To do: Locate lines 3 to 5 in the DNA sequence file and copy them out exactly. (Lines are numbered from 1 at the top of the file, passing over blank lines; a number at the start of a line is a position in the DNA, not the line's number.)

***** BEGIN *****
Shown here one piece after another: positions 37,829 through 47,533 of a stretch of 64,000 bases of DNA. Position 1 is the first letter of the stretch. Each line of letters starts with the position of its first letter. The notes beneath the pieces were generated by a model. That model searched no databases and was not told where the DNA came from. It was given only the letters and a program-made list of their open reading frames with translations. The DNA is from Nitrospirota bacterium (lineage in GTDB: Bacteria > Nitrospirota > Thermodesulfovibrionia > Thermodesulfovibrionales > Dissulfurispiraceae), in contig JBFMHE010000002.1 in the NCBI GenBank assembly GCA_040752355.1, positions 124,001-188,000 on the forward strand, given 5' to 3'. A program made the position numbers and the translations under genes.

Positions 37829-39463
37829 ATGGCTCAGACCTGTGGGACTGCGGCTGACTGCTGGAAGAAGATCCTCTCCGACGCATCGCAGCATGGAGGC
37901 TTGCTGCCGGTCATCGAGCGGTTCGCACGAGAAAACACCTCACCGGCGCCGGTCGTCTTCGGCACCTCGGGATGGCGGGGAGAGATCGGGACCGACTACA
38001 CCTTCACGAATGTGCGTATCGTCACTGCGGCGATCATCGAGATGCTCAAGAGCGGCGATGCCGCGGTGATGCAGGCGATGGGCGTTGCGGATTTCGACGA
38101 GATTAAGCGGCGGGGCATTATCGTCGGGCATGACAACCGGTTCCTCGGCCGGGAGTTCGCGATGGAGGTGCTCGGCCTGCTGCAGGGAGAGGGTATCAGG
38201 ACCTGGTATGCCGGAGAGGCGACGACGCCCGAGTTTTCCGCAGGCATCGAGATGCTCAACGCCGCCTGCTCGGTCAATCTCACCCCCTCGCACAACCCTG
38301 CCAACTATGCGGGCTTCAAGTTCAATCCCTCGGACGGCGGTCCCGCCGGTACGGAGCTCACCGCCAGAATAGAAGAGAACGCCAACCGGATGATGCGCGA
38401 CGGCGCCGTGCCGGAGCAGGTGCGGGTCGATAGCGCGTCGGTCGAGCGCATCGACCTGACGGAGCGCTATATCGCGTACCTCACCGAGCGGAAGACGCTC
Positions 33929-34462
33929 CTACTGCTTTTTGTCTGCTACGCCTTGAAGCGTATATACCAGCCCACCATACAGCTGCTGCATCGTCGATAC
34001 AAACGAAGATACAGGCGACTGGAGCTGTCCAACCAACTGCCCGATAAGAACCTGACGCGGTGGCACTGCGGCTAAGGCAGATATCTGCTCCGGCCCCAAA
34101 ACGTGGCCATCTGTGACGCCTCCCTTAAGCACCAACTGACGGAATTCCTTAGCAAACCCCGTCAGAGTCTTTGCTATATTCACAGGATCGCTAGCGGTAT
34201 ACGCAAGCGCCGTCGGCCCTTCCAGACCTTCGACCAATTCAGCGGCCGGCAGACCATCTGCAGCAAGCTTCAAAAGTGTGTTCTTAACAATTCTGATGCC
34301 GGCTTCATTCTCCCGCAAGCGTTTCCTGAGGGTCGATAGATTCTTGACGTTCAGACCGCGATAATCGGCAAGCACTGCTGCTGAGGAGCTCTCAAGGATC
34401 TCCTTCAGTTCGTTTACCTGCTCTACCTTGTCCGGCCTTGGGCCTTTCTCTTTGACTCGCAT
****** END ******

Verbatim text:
37829 ATGGCTCAGACCTGTGGGACTGCGGCTGACTGCTGGAAGAAGATCCTCTCCGACGCATCGCAGCATGGAGGC
37901 TTGCTGCCGGTCATCGAGCGGTTCGCACGAGAAAACACCTCACCGGCGCCGGTCGTCTTCGGCACCTCGGGATGGCGGGGAGAGATCGGGACCGACTACA
38001 CCTTCACGAATGTGCGTATCGTCACTGCGGCGATCATCGAGATGCTCAAGAGCGGCGATGCCGCGGTGATGCAGGCGATGGGCGTTGCGGATTTCGACGA